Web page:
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Uncertainty regarding the effectiveness of Federal Reserve monetary policies over time in the U.S.: an exploratory empirical assessment

Department of Accounting, Finance and Economics, Jacksonville University, Jacksonville, USA

Special Issues: Uncertainty and Monetary Policy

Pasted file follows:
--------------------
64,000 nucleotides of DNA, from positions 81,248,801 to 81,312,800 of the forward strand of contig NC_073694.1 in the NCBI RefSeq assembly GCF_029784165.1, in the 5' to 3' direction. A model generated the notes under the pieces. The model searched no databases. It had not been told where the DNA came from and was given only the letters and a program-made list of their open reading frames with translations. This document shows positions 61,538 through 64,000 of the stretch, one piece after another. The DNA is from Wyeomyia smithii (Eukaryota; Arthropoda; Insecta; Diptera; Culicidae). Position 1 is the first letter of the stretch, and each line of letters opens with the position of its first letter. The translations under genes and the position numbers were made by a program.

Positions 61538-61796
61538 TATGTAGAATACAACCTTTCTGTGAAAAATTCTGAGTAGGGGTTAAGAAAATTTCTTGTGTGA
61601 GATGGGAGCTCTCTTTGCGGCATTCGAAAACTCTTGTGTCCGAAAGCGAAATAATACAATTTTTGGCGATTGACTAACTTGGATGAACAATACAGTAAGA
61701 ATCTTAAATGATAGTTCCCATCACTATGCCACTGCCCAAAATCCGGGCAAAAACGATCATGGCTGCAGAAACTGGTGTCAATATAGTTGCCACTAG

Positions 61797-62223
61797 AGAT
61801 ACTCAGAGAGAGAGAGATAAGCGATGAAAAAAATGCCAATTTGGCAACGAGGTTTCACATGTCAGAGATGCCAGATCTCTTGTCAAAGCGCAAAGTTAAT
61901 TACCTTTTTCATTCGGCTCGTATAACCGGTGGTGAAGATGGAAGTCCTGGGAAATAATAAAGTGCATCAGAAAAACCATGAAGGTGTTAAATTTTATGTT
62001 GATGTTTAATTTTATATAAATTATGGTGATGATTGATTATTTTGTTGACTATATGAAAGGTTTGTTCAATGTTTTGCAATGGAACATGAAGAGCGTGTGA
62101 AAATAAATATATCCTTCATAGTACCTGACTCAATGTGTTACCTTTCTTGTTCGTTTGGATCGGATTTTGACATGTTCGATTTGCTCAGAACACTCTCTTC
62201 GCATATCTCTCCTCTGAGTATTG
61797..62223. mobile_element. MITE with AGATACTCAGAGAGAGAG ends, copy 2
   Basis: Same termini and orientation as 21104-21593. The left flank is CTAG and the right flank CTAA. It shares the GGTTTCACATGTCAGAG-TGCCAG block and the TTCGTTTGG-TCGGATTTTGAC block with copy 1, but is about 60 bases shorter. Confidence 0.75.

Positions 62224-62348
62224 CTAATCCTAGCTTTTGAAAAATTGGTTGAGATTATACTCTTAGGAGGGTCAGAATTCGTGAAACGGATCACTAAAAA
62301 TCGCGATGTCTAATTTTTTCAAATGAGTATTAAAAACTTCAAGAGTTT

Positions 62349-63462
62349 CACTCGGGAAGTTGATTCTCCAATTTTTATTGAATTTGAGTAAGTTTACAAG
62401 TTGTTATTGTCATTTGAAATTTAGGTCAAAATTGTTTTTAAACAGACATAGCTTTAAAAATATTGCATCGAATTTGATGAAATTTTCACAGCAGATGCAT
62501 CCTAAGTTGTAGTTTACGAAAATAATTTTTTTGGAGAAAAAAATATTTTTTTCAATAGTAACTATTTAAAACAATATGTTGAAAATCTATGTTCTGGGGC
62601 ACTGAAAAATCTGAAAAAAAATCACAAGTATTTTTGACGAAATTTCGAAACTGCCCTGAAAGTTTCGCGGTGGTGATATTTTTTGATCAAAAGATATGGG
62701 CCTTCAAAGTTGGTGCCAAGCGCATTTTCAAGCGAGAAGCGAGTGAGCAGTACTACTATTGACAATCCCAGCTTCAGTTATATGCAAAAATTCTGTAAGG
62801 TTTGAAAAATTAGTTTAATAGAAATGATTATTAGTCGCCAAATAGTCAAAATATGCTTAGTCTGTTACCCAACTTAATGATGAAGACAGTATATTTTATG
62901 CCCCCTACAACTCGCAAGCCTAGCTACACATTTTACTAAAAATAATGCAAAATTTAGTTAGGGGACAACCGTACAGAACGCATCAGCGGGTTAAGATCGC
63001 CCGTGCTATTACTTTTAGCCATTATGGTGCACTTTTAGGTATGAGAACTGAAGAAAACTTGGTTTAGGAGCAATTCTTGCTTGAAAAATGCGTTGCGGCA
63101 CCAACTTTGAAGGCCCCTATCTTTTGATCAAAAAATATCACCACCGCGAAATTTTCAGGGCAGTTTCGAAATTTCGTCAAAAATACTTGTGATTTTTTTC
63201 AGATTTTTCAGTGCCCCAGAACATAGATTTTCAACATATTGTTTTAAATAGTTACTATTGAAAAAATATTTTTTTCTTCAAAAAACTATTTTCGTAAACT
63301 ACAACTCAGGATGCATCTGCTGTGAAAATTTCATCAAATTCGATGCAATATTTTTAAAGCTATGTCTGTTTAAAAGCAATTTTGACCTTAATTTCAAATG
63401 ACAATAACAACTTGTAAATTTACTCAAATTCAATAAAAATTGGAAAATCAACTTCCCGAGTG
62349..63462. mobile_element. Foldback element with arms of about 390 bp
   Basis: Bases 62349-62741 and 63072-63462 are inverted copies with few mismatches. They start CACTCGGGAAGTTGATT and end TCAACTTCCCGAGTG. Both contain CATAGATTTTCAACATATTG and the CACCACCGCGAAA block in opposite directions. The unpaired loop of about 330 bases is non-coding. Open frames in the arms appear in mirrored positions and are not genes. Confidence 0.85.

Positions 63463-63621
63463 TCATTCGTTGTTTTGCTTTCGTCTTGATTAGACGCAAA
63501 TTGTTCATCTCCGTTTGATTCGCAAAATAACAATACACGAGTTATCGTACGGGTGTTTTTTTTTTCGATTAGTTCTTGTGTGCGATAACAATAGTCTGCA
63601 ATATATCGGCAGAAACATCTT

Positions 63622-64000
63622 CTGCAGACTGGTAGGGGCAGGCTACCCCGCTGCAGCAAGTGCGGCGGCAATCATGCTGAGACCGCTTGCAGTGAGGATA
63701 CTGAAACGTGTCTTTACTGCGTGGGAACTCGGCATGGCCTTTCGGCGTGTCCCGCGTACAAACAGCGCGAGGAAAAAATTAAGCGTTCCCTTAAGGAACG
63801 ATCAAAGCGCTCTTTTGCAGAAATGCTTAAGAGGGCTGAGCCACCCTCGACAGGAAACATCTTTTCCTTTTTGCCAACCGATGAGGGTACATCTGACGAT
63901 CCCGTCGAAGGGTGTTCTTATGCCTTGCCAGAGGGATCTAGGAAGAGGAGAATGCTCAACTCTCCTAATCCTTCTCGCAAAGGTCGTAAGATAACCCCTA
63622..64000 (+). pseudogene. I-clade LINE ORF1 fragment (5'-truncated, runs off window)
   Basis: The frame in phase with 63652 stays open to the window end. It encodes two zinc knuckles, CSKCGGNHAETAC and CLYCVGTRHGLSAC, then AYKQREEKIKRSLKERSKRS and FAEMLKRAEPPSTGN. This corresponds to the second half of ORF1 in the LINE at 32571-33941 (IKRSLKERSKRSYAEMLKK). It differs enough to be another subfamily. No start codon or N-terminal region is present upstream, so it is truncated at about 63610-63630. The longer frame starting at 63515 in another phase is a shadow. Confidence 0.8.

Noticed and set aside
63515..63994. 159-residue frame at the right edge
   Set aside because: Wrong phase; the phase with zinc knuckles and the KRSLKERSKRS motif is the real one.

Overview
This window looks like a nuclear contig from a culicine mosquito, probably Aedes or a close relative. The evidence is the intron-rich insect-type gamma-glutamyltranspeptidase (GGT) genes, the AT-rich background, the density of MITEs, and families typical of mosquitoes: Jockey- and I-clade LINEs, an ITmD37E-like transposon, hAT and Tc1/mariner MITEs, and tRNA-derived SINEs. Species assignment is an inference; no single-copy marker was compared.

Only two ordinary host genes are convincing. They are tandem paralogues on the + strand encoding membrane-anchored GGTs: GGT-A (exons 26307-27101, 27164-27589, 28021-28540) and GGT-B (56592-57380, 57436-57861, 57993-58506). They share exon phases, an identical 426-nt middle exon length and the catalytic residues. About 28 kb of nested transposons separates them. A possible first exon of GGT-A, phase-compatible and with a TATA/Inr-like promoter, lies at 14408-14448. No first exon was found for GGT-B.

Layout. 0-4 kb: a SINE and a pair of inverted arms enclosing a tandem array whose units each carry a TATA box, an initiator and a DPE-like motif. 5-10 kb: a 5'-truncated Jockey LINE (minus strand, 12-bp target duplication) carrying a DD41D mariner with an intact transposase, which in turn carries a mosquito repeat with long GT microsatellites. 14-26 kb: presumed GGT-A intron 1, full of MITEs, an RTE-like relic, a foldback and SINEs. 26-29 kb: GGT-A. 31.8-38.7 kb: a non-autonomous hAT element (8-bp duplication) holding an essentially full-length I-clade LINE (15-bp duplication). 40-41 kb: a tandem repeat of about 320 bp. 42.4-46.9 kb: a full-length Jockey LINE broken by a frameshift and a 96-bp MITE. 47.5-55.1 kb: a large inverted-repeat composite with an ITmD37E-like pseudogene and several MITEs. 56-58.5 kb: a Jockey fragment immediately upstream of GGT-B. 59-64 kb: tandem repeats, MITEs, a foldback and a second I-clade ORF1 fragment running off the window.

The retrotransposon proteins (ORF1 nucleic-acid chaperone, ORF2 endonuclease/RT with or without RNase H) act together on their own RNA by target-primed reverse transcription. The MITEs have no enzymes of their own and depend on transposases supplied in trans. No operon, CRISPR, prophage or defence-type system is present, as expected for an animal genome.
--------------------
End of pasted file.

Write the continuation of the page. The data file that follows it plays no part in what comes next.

In the present study, we empirically investigate the uncertainty of the effectiveness of recent monetary policies in lowering the real mortgage rate in the U.S. In particular, we have an eye towards determining whether the Fed’s policies have been consistently effective or whether, instead, there is uncertainty regarding whether, when, and to what extent these policies achieve their ostensible goal of lowing the mortgage rate. Based upon empirical estimates of a loanable funds model, it is shown that the consistency of recent monetary policies, as reflected in the ratios of the M2 money supply to GDP and quantitative easing to GDP, has varied considerably between the study periods 1974–2009, 1974–2010, 1974–2011, 1974–2012, 1974–2013, 1974–2014, and 1974–2015, implying that there exists uncertainty regarding how consistent monetary policy effectiveness really is. This monetary policy uncertainty is even more apparent when the periods 1974–2008 and 1974–2016 are considered. Moreover, it is observed that elevated interest rate risk is a collateral effect of recent monetary policies. Interest rate risk seriously endangers the health of the macro-economy and throws future monetary policy effectiveness even further into question and yields further economic uncertainty.
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